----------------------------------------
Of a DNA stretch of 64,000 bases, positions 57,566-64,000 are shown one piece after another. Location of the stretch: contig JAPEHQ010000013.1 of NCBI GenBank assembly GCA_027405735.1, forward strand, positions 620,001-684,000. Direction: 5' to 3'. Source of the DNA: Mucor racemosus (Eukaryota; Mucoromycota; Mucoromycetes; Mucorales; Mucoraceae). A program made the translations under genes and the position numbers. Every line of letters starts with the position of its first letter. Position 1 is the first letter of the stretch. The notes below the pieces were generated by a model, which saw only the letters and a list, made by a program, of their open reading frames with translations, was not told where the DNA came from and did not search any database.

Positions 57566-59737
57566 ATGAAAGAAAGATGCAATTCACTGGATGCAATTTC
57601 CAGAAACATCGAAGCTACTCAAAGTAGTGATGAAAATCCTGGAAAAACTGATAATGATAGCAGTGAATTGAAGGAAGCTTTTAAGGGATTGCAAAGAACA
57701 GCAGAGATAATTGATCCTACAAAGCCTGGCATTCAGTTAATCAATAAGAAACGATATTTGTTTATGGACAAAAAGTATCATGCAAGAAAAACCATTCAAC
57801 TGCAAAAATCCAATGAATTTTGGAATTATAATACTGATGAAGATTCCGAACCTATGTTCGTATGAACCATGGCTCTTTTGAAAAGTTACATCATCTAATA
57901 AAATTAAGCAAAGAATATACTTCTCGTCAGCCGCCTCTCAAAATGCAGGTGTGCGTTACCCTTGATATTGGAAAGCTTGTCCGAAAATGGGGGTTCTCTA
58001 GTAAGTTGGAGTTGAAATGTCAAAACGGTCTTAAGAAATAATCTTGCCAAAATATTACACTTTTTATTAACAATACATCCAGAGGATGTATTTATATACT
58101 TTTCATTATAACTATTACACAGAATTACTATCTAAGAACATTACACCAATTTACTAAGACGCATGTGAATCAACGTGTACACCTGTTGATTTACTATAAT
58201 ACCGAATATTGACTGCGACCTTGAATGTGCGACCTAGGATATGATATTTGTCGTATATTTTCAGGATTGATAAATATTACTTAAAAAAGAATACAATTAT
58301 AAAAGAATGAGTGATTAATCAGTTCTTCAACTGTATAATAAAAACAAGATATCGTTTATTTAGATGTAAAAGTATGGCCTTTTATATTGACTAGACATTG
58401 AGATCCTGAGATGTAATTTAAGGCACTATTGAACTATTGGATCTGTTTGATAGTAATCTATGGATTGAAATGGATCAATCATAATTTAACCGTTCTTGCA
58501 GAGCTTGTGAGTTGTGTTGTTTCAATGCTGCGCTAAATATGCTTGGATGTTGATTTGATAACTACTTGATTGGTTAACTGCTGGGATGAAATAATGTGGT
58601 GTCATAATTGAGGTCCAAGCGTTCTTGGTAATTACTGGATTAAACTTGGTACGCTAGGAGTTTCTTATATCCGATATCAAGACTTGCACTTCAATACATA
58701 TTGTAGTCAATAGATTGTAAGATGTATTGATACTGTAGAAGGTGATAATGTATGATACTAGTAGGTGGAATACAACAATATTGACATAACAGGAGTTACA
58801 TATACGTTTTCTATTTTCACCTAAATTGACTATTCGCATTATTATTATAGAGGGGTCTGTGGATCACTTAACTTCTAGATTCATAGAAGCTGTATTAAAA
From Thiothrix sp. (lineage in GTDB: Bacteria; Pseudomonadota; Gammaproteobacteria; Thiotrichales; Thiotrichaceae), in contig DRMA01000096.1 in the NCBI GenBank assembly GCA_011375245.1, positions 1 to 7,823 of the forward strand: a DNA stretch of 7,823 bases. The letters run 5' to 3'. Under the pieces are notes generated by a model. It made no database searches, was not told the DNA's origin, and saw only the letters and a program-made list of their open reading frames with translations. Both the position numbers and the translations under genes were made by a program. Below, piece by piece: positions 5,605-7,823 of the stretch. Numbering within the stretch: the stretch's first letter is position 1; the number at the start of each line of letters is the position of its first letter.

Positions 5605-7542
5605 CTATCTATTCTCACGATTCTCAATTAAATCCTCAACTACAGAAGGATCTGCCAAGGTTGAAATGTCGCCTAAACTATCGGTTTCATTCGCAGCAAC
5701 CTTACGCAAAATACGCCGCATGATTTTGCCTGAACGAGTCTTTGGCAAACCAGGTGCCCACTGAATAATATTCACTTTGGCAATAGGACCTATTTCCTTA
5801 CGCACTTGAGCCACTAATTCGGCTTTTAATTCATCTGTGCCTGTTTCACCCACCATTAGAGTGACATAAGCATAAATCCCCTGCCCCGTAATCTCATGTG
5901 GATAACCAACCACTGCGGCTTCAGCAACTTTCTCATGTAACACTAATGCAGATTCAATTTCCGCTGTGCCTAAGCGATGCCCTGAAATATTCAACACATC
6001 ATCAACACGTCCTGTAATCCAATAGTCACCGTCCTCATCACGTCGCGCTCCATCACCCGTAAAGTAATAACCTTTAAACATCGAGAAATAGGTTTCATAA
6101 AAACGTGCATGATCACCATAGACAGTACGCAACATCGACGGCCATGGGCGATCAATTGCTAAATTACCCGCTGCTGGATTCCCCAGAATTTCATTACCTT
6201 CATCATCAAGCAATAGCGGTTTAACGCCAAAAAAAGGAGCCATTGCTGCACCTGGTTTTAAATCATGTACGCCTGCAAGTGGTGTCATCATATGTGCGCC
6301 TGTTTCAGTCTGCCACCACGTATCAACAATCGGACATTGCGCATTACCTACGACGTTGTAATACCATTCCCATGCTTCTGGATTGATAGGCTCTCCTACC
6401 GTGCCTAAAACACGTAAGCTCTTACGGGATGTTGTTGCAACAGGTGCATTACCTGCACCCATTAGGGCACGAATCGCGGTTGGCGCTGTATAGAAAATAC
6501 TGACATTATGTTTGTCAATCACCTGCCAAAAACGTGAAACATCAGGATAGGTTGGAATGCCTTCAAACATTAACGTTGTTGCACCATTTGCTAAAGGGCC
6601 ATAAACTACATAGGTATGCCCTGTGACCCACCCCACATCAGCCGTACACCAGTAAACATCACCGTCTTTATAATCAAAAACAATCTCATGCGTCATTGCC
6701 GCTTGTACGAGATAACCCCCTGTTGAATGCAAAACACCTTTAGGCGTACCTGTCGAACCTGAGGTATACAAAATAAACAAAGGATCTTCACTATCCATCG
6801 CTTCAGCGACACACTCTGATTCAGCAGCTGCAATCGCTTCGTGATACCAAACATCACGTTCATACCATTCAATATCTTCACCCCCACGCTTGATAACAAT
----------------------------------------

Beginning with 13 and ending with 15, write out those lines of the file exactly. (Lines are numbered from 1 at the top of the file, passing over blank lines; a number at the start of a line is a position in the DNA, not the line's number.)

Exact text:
58501 GAGCTTGTGAGTTGTGTTGTTTCAATGCTGCGCTAAATATGCTTGGATGTTGATTTGATAACTACTTGATTGGTTAACTGCTGGGATGAAATAATGTGGT
58601 GTCATAATTGAGGTCCAAGCGTTCTTGGTAATTACTGGATTAAACTTGGTACGCTAGGAGTTTCTTATATCCGATATCAAGACTTGCACTTCAATACATA
58701 TTGTAGTCAATAGATTGTAAGATGTATTGATACTGTAGAAGGTGATAATGTATGATACTAGTAGGTGGAATACAACAATATTGACATAACAGGAGTTACA